A few weeks ago my kids and I took a road trip to Portland, Oregon to visit my brother-in-law who is working there for a couple of months. We decided to meet at the Portland Japanese Garden a place none of us had been before. My son and I were awe struck the instant we arrived.
We were the worst guests possible as we excitedly pointed out that cool bamboo fence, were awe struck by the amazing water features, admired the use of white crushed rocks, checked out the incredibly pruned Japanese maple trees or exclaimed at the reflections on the water. You get the idea.
Did I tell you about the moss? OMG, the moss! Entire carpets of the lovely stuff…under trees, growing on rocks, growing everywhere! The garden is a beautiful, serene and wonderfully spiritual place. It is one that both Noah and I want to go back to and view during the different seasons. There is much to explore in this truly special place and we babbled about it all the way home.
The next day Noah and I started transforming our own backyard into a mini Japanese garden. We trimmed trees, pruned shrubs, hacked at vines and created a nearly blank slate to work from. We also hauled bags and bags of debris out of our yard. Then we scampered off to the nursery for moss and shade plants to help us realize our vision.
We still have to add a few rocks for accent, build bamboo fencing (harvested from our own bamboo) and create paths to protect our existing moss. But we are on our way. Of course we will need to be patient, it is going to take a few years for this project to start taking shape. But we are the patient types.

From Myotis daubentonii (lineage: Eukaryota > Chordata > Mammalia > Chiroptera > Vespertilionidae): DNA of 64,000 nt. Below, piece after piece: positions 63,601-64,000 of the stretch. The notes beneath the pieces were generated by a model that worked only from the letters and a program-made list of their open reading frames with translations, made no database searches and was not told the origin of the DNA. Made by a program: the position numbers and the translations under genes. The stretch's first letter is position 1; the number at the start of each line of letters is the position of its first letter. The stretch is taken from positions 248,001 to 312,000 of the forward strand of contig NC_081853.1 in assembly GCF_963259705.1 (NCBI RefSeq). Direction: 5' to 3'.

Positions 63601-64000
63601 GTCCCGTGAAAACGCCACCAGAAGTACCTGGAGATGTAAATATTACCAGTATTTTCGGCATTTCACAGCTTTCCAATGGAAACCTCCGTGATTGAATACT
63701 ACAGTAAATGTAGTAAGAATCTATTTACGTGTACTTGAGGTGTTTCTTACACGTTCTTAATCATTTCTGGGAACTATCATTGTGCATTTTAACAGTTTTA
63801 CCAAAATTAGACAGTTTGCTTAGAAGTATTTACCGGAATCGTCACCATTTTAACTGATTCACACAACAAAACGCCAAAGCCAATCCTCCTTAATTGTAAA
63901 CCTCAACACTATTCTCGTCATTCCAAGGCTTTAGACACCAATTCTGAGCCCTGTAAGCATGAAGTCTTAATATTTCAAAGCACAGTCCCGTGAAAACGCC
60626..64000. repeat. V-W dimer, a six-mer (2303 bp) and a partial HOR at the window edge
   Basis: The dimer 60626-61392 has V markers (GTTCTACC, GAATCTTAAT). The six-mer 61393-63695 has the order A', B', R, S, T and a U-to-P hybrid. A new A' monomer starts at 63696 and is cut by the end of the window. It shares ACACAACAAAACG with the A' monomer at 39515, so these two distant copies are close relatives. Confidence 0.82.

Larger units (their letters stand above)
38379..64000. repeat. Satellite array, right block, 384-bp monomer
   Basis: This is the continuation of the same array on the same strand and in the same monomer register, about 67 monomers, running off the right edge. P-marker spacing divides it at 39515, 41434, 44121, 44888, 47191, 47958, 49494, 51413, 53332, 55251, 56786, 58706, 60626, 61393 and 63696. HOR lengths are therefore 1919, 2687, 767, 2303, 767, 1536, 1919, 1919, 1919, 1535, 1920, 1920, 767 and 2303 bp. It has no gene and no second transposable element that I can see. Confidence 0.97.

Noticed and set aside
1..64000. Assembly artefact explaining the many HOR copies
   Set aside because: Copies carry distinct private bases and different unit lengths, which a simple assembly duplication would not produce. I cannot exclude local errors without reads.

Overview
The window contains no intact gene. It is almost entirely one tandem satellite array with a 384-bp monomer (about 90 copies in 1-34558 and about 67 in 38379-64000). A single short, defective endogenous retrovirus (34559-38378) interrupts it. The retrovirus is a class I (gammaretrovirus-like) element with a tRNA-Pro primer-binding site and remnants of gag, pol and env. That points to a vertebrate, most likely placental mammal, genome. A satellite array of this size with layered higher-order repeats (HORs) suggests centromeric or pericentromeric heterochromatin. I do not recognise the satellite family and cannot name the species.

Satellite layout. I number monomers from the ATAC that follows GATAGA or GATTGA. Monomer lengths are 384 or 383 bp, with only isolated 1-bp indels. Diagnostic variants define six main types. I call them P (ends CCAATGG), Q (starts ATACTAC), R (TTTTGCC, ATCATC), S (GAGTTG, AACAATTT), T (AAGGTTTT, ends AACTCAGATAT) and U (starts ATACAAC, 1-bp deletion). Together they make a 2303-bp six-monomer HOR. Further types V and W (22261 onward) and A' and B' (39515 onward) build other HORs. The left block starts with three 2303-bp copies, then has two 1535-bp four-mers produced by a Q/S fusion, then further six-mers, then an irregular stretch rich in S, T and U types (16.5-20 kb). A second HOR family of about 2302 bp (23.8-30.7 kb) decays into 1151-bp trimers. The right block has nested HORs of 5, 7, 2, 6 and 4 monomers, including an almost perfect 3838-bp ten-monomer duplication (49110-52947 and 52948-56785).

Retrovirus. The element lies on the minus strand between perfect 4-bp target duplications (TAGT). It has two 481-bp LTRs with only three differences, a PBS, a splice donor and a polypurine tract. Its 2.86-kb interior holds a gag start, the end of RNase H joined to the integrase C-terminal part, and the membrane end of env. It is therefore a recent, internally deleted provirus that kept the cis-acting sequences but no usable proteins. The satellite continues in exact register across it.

You are probably wondering what this has to do with my photography. In addition to exploring my city through macro photography I also take many of my Lego photos in my own yard. I consider our hard efforts in the last few weeks as an investment in my own personal outdoor photo studio. Maybe a little more curated than it once was, but there will still be plenty of lovely moss and rocks to create interesting set ups.
And like all great art projects, we are taking the long view.
What was your favorite photographic related memory from this summer?
Do you plan your photos hours, days or years in advance?
The other day I was feeling my usual bout of anxiety and doubt… Why am I doing this? My work is crap! You know, that kind of stuff. So I turned to my trusty copy of “Art and Fear” to find some words of consolation. I found words of encouragement and so much more.
“That’s also to say that usually – but not always – the piece you produce tomorrow will be shaped, purely and simply, by the tools you hold in your hand today.”
Of course the author was thinking more along the lines of painting materials like egg tempera, oils and acrylics. But can’t the same analogy be made for the rise of toy photography?
We are surrounded by plastic toys in the form of cheap imports from China, give aways at restaurants, movie tie ins and of course whatever we might have saved from our own childhoods. It seems that with all of these toys clambering for our attention something was bound to happen.